La redondance cinématique dans les robots parallèles pour l'augmentation de l'espace de travail en orientation
|Authors:||Schreiber, Louis Thomas|
|Abstract:||This thesis deals with the use of kinematic redundancy in parallel robots to increase their orientational workspace. Multiple new architectures are introduced and analysed. The emphasis is on purely parallel architectures since serial and hybrid arrangements are already much better known. First, a literature review article positions the project in the current context. This article shows how kinematic redundancy compares to actuation redundancy and other hybrid architectures. The advantages and disadvantages of each are highlighted. This article also sheds light on the type of layout (serial or parallel) of the actuators for the different types of redundancy. The mathematical bases for kinematic modeling of several architectures are also given. In the second article, two architectures of planar mechanisms are presented and analyzed (inverse and forward kinematic problem, singularity analysis, workspace). Planar architectures are used to introduce redundancy management with a simple case (a single redundant degree of freedom). The redundancy management algorithm must define the best configuration of the redundant degree of freedom while respecting the physical limits of the mechanism (speeds, interferences). A four-degree-of-freedom architecture (SCARA movement) with one redundant degree of freedom is then introduced in the third article. This architecture has the particularity of not being limited (neither by mechanical interferences nor by singularities) in terms of rotation. Kinematic and workspace analyses are presented and a prototype demonstrates convincing experimental results. Then, the fourth article introduces a six-degree-of-freedom architecture with three redundant degrees of freedom. This architecture occupies a large part of the work presented in this thesis. It is derived directly from the Gough-Stewart platform. The kinematic model and an analysis of the singularities of the mechanism are presented. A geometric analysis shows the singularity avoidance capabilities and a workspace analysis shows very high platform tilting and twisting capabilities. The fifth article presents two spherical joints that have been developed specifically for the six-degree-of-freedom architecture. The operating principle of these two spherical joints is explained and the large range of motion (tilting angle) is demonstrated. Two prototypes are presented. The sixth article introduces different methods to exploit the redundancy of the six-degreeof- freedom manipulator while respecting the physical limits of the mechanism (mechanical interference as well as the speed limits of the actuators). A first method attempts to use an analytical expression of the determinant of the Jacobian matrix. The second is purely geometric and is inspired from Grassmann geometry. The third uses a complete discretization of the Cartesian trajectories and the space of the redundant degrees of freedom. Finally, the fourth method uses local optimization. The results of the different methods are then compared.|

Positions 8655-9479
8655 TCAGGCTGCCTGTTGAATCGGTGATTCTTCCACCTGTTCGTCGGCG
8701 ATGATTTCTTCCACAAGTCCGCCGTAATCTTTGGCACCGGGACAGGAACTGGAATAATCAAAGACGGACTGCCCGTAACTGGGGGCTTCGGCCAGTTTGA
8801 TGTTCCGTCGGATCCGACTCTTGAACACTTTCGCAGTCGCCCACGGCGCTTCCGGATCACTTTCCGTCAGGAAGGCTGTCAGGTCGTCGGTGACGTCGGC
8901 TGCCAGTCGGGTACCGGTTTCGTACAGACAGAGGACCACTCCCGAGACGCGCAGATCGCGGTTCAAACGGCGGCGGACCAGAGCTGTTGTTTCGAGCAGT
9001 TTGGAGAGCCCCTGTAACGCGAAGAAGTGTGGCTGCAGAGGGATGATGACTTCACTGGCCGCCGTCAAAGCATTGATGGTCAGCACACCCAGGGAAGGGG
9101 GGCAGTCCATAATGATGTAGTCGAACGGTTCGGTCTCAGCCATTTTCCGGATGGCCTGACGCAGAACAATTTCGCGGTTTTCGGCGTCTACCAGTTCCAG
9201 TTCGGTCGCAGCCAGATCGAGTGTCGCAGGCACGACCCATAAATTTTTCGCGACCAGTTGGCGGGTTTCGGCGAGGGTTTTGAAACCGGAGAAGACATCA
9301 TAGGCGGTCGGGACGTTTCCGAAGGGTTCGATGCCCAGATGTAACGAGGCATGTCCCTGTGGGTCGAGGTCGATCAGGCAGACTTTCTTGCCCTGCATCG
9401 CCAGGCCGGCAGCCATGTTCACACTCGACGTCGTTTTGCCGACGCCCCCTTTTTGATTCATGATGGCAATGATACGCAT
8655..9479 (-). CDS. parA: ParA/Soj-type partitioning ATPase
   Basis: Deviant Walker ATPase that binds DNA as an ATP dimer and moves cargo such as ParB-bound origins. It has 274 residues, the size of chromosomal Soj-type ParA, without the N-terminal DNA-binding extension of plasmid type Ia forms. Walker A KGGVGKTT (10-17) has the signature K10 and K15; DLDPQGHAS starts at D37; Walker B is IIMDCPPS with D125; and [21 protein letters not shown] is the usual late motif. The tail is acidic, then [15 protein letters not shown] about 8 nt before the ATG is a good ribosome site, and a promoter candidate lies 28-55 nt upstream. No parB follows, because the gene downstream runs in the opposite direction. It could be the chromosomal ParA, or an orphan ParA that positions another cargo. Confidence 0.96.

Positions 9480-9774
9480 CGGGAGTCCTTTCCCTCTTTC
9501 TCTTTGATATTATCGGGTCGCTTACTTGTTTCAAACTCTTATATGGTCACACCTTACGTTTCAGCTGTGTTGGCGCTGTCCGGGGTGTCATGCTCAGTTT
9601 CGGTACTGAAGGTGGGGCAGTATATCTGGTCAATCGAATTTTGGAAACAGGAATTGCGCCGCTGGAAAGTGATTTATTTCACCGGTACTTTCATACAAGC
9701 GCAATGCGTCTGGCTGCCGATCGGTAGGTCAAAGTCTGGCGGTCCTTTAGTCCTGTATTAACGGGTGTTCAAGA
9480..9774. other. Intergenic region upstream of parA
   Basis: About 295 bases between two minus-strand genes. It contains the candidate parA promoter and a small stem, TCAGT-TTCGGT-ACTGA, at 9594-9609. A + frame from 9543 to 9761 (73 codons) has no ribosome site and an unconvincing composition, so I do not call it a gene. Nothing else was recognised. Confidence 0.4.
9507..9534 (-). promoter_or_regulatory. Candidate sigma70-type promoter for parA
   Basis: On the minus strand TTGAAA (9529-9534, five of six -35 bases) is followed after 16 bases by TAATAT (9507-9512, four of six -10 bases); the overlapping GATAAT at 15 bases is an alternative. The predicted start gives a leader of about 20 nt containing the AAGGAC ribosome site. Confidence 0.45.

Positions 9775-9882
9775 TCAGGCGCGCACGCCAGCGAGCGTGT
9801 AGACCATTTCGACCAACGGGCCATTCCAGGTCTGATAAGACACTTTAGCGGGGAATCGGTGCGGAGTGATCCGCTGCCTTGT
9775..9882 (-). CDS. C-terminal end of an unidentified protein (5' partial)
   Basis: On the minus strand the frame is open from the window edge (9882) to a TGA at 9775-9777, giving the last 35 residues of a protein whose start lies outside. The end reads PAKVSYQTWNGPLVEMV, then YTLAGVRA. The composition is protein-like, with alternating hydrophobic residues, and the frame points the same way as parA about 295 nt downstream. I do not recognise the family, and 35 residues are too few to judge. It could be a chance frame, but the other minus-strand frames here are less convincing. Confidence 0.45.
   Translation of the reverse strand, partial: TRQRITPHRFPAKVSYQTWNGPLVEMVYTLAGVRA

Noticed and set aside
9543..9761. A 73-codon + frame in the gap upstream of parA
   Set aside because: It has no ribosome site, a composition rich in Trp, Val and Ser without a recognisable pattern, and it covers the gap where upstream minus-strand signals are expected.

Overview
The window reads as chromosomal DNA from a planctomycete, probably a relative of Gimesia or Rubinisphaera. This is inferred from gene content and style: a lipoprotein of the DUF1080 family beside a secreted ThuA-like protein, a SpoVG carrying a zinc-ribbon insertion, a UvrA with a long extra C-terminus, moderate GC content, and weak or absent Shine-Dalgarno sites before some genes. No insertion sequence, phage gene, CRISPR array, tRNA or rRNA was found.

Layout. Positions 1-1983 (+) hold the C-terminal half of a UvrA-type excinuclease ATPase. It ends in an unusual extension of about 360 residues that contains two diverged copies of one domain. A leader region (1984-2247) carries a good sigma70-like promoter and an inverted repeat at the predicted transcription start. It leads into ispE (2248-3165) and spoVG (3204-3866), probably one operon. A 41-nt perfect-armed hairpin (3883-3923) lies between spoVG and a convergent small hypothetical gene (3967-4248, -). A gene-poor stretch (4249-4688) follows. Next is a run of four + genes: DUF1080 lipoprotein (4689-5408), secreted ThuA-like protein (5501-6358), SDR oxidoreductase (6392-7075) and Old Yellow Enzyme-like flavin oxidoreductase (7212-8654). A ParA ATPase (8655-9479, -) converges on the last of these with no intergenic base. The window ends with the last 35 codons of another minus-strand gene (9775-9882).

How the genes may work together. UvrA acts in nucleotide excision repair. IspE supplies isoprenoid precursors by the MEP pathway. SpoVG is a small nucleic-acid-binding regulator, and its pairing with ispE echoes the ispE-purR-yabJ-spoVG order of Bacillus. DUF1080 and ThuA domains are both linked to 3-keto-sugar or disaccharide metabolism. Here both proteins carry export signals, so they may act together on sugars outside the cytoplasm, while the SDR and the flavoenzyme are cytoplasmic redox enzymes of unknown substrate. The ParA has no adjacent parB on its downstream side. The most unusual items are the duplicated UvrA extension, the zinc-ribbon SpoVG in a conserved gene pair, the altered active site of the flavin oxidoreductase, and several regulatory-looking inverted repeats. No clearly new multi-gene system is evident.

|Document Type:||Thèse de doctorat|
|Open Access Date:||3 February 2021|
|Collection:||Thèses et mémoires|
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